Sunday, September 5th, 2010
"The fields . . . are white for harvesting" (John 4:35)
A farmer sows seed with a view to reaping a harvest. Similarly, we need to preach with a view to starting Bible studies. What, though, if you regularly spend time in the field ministry but find few people at home or seem unable to contact your return visits again? This can be frustrating. Should you give up on the door-to-door ministry? Certainly not! Many people are still contacted first via this time-tested method of preaching. But have you tried other ways of reaching people? For example, have you tried witnessing to people on the street or at their places of employment? Could you contact people by telephone or obtain the phone numbers of those with whom you have already shared the Kingdom message so that you can stay in touch with them? By showing perseverance and adaptability in your ministry, you will experience the joy of finding individuals who will favorably respond to the Kingdom message.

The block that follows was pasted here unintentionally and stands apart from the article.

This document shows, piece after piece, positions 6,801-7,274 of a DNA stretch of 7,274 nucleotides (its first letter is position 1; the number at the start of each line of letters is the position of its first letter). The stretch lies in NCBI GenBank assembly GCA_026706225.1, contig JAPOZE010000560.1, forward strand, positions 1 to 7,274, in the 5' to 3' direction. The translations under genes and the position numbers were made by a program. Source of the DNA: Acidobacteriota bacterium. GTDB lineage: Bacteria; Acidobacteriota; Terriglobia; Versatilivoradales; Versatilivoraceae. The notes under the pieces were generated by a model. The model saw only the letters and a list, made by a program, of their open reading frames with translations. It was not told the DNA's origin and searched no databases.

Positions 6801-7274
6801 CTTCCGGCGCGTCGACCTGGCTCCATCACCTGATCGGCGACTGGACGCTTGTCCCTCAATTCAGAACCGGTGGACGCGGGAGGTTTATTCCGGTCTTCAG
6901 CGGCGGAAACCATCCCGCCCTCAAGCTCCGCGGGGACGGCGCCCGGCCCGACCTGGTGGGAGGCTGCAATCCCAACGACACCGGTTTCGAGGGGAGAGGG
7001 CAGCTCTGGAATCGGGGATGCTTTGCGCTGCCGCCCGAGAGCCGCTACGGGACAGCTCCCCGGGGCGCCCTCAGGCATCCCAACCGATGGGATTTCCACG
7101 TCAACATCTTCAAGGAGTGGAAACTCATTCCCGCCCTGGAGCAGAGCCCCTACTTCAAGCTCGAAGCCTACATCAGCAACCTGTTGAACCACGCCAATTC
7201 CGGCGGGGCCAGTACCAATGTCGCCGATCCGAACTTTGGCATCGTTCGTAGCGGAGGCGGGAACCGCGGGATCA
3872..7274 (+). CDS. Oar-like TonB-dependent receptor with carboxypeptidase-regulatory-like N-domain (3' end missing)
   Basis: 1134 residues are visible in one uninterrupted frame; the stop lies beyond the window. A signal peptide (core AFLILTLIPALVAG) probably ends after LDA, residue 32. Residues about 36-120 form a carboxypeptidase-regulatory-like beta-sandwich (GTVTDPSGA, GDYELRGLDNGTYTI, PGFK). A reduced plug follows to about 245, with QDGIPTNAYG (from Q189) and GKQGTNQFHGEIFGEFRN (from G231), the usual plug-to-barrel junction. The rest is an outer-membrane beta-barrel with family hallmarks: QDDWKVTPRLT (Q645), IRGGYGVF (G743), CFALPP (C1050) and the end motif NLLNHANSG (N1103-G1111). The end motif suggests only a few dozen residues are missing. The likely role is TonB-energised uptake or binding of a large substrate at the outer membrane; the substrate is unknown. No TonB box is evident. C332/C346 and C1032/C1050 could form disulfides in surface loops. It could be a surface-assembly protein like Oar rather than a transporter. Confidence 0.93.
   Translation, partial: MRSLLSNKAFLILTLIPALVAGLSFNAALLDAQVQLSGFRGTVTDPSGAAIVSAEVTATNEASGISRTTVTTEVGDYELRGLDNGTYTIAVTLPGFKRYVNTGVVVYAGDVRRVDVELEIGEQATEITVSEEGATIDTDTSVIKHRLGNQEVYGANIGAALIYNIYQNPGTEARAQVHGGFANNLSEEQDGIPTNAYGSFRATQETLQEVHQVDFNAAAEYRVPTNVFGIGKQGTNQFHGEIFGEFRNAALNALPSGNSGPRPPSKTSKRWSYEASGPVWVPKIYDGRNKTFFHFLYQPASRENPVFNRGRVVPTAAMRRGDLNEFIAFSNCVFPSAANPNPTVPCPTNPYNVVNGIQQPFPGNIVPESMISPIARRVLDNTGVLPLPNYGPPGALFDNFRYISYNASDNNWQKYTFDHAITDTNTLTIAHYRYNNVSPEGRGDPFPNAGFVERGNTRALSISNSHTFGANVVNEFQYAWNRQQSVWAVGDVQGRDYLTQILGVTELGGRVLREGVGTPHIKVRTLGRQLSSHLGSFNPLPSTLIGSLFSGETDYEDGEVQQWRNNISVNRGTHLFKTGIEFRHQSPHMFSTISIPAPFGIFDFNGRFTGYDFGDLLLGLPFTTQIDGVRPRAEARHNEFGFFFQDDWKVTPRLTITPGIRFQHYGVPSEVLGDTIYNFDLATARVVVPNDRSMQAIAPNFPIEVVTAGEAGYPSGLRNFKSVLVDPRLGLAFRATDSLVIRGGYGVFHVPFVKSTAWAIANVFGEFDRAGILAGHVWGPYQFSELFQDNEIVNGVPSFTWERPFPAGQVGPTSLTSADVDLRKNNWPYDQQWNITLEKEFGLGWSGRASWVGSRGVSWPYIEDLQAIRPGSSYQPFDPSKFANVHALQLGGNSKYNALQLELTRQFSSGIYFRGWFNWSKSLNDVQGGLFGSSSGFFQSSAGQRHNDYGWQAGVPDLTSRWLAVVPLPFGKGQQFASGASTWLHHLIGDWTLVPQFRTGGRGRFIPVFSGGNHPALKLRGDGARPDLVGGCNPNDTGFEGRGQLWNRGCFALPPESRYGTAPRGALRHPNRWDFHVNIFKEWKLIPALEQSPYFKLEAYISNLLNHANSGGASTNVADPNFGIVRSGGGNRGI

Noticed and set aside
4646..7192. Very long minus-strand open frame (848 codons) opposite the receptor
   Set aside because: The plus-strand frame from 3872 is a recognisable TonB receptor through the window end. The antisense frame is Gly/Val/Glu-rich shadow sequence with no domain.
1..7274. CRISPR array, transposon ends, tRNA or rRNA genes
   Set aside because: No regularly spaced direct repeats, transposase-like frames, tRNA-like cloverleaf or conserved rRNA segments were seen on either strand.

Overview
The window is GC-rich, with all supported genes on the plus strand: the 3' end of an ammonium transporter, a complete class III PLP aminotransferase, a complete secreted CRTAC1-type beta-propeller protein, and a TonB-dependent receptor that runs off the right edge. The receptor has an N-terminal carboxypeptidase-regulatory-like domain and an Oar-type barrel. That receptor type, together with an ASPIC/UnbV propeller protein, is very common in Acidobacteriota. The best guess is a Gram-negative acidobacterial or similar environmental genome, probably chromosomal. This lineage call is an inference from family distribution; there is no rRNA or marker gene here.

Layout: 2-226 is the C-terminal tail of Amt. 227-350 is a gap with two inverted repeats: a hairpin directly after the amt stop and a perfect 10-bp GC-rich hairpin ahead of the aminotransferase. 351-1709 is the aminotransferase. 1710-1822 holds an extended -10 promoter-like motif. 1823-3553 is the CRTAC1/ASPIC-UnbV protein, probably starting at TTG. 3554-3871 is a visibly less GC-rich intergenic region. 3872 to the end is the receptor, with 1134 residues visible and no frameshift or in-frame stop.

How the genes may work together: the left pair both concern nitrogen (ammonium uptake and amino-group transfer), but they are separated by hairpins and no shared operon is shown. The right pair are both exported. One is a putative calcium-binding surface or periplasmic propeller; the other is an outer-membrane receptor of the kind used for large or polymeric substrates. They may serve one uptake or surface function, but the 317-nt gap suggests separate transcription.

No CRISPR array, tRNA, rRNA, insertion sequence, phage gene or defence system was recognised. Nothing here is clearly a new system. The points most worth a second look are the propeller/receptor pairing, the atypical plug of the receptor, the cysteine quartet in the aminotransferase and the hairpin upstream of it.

(Watchtower issue: 9/15/09, 2:9-11)
I recently heard an indepth discussion on this topic, which was presented from a *literal* agricultural perspective,...and it helped me gain a clearer understanding about our responsibility when it comes to the *spiritual* harvest work. The speaker pointed out that a farmer has a different task to perform during the final "harvest" stage of the growing season, in comparison with the initial "sowing" stage.
When a farmer is scattering his seed, he is more concerned with even, widespread coverage, in order to increase the chance for growth.
But during the harvest season, a farmer's task becomes far more urgent and labor intensive. It also requires a more focused and determined effort to finish gathering all the remaining crops while they're still ripe for harvesting. If the farmer procrastinates or is willy-nilly about getting the job done,...it will be too late. The harvest will be over, his crops will be spoiled, and he will have lost his "window of opportunity"
-Which shows why we need to make a determined effort when it comes to our participation in the "spiritual harvest."
Plants are replaceable...people aren't.